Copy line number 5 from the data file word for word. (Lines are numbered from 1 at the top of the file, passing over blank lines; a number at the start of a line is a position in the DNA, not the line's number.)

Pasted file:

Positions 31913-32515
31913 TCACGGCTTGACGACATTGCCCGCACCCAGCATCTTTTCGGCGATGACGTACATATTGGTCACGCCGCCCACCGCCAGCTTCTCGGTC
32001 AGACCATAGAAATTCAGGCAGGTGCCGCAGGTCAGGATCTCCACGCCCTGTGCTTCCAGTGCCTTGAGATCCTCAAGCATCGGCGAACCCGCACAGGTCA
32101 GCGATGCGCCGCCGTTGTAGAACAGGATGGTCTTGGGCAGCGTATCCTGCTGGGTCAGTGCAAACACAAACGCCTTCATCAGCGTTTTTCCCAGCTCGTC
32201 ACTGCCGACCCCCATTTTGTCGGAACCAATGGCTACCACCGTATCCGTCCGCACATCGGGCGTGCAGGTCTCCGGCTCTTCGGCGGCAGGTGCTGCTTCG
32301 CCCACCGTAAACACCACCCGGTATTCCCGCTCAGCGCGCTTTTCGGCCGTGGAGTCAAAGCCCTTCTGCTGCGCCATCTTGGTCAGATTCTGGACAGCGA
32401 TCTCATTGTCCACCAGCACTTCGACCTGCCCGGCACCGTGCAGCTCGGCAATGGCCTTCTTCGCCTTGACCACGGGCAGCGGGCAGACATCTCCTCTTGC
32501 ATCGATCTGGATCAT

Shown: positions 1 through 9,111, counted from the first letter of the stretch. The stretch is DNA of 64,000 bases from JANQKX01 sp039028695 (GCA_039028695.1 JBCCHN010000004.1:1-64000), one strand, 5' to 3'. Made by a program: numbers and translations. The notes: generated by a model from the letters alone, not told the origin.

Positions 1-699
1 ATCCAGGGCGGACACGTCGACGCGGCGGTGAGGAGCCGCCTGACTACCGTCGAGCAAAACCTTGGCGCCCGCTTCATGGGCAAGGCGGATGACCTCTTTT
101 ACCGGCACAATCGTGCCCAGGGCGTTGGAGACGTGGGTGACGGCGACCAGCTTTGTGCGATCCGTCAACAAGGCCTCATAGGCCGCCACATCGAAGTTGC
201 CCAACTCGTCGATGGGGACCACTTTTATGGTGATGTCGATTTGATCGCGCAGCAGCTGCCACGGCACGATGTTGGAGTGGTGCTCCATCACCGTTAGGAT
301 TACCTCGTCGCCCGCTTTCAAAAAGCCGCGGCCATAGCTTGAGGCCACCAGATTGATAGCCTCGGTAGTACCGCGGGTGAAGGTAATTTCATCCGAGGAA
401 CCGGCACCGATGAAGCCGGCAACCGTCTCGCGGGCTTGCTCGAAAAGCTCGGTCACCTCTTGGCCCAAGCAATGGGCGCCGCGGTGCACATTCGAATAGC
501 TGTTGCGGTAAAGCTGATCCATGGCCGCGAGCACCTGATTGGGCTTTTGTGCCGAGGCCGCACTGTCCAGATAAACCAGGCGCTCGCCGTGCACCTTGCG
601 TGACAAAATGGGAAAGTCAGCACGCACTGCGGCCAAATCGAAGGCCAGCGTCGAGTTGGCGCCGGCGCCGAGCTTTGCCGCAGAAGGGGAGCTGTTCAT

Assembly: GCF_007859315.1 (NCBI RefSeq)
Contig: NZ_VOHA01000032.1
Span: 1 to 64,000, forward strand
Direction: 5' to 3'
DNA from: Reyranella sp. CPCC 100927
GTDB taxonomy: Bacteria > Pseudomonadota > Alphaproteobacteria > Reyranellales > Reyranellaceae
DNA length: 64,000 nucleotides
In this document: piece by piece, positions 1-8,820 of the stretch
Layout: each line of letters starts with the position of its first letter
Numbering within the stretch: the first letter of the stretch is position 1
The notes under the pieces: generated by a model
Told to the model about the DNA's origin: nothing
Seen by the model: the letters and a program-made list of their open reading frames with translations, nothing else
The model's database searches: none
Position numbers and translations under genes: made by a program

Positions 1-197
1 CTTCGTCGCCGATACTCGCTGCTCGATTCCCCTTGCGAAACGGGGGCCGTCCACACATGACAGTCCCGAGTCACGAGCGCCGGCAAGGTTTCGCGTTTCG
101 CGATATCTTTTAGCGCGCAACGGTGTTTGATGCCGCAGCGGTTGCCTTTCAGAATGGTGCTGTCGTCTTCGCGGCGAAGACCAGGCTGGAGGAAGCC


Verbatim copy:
32201 ACTGCCGACCCCCATTTTGTCGGAACCAATGGCTACCACCGTATCCGTCCGCACATCGGGCGTGCAGGTCTCCGGCTCTTCGGCGGCAGGTGCTGCTTCG